One other passage to note is 2 Peter 1:20-21. This passage of the Bible tells us that no prophecies of the OT originated with the prophets themselves but were guided by God in what they wrote. Vs. 21 states that God directed the writers. Nothing found in the OT (sometimes referred to as “The Law and the Prophets”) is the work of man apart from God’s leading. The Holy Spirit, it tells us in these verses, “carried” (moved, prompted) the authors to write what they did.


With all of this as a backdrop, we want to get into some important points regarding Bible translations, and we are talking, specifically, English versions. Please bear with me while we discuss the following. It may seem boring, but it is vital, as we shall see in our next edition of T&C, to having an understanding of how we get different Bibles.


First, we need to talk about the types of translations we have in print. There are five main types of translation work that are done, in which manuscripts (MSS) of the Old and New Testaments are taken and translated from the original languages of the Bible (Hebrew, Aramaic, Greek) into what we have today in the way of numerous versions of the Bible. But two of the five are the most common ones used so we will mention those only.


First, there is what we might call the “dynamic equivalent” or “thought for thought”, or “phrase for phrase” approach.


Though very concerned about what the original words mean, and wanting to make sure to translate them correctly, this approach aims to get across the meaning behind the original text. The goal is to make the Bible more readable, we might say, than other approaches to translation work.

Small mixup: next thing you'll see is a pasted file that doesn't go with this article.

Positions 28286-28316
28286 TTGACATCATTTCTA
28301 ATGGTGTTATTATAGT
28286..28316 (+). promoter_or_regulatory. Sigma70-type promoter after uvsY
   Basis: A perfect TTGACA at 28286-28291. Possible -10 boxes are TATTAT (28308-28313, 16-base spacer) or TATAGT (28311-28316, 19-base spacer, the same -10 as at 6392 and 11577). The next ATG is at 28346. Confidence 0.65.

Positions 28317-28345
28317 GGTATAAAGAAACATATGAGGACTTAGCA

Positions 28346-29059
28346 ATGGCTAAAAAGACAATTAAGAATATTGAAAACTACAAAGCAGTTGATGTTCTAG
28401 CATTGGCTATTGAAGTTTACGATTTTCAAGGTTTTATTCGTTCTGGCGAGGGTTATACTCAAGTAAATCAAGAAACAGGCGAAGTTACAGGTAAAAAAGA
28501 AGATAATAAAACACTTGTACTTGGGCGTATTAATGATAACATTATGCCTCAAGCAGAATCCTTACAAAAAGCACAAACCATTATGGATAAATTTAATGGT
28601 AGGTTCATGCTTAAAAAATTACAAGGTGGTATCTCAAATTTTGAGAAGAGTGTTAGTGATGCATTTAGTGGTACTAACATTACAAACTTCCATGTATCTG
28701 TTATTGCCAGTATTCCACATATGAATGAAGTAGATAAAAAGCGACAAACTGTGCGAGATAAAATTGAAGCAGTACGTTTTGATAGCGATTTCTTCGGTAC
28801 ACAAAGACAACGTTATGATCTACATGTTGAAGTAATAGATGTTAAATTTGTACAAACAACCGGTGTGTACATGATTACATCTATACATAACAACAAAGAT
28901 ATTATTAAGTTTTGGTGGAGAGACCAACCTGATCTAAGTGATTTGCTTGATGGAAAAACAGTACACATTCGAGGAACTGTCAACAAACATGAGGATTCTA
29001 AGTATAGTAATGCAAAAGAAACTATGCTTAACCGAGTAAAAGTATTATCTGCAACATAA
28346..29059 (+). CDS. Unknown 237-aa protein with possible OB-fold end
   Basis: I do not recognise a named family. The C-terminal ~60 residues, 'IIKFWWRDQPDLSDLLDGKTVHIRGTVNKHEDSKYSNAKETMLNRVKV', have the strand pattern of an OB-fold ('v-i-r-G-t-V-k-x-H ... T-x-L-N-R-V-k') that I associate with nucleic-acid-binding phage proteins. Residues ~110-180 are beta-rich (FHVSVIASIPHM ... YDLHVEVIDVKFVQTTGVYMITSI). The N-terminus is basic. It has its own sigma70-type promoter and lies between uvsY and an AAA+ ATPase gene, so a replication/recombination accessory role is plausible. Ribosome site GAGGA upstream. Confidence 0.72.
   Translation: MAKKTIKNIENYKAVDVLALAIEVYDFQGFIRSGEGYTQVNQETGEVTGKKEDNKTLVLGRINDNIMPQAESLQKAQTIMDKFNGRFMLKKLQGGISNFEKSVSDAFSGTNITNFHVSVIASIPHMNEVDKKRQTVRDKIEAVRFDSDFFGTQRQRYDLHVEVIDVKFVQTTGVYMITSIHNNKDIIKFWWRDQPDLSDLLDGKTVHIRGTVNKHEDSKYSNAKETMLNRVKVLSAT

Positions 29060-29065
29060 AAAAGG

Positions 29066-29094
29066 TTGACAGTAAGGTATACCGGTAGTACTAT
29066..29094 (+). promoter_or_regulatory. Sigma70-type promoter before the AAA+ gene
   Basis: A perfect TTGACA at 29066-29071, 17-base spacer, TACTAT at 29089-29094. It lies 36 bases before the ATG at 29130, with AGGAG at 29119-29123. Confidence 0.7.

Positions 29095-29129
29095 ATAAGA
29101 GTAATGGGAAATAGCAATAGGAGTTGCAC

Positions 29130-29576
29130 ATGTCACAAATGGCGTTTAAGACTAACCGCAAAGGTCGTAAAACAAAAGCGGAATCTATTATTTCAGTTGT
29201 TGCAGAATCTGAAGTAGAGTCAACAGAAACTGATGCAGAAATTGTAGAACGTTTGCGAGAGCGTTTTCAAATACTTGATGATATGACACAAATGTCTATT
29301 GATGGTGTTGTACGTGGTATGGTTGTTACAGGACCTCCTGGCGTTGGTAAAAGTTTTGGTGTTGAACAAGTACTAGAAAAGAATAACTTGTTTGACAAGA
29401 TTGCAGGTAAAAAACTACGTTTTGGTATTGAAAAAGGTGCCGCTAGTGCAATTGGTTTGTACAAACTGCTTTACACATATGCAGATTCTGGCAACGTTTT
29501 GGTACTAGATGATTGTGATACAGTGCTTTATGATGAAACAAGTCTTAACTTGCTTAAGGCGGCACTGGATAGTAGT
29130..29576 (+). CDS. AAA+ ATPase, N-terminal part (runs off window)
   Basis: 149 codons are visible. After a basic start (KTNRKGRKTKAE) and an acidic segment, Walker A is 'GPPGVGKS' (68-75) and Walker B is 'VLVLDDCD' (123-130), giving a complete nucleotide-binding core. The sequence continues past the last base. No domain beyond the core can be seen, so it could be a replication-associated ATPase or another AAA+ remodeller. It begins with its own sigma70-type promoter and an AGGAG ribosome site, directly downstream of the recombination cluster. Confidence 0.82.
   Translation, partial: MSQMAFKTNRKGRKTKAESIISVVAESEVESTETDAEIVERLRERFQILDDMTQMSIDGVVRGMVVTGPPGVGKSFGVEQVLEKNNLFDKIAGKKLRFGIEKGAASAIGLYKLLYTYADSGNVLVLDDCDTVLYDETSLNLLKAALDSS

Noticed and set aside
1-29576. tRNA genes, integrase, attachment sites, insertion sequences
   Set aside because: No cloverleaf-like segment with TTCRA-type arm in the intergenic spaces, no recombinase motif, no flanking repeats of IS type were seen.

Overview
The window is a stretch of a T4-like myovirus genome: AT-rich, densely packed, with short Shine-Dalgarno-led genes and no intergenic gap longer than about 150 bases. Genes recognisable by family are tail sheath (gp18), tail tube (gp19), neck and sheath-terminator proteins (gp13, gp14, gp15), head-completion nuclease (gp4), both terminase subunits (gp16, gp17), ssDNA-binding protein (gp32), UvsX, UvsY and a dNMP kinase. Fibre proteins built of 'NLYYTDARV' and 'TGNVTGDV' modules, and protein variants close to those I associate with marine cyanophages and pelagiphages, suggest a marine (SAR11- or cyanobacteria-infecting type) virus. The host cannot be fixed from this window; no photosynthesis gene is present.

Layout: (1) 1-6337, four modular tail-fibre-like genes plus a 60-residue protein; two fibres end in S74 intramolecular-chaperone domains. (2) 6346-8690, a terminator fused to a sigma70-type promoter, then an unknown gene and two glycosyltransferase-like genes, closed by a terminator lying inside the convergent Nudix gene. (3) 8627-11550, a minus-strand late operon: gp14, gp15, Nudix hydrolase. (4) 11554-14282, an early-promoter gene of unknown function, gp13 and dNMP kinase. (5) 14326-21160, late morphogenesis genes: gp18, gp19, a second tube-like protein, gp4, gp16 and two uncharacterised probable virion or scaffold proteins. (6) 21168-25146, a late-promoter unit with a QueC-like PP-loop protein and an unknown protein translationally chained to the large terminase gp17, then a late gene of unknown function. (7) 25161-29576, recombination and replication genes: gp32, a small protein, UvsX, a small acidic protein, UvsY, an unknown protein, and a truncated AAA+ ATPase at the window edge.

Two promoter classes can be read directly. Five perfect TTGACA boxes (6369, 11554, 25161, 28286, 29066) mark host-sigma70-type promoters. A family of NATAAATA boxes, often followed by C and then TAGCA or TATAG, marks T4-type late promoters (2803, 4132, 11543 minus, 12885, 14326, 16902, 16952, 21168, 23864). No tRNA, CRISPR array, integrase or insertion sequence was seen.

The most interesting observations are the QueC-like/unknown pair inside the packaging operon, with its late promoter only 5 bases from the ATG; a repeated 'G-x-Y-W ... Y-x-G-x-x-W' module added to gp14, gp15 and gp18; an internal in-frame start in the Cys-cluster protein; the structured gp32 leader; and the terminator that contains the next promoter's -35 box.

A second approach is known as the “word for word” approach. The idea here is adhering as closely as possible to the original sentence structures of the MSS but making changes to that when necessary to convey the meaning of the verse. It is more “wooden” than the first approach.


Part of the debate when it comes to versions of the Bible is which approach is the best. Technically, we could probably argue that the word for word approach get us closer to the original thought of the MSS, but in all honesty, there is no such thing as a word for word translation.


Both approaches have their plusses and minuses, if we could use those two words. Both, at times, try to convey “word for word” and also “thought for thought” concepts in interpretation. There is no translation that we hold in our hands that is “literal”, matching up word for word with the Greek, Hebrew and Aramaic. In fact, to be literal, if you were to take a Greek NT and then translate each word into English, in the order they are in in the Greek, it would, in some cases, make no sense.


This is why it is vital to understand sentence structure, verbs, nouns, the word order of the text, just as we must do in the English language. The point is being accurate in a translation of the words while making it readable and, as noted, understanding how to structure what we are reading.


The goal of most Bible translations is to be accurate, yet readable, with some leaning toward more word for word in their translations, yet wanting to also make it understandable.

We will continue this discussion in our next edition of “Theology & Culture.” As we shall see, this topic is important to have a basic understanding of because as Christ followers, the Word of God is our guide.

Comentarios


bottom of page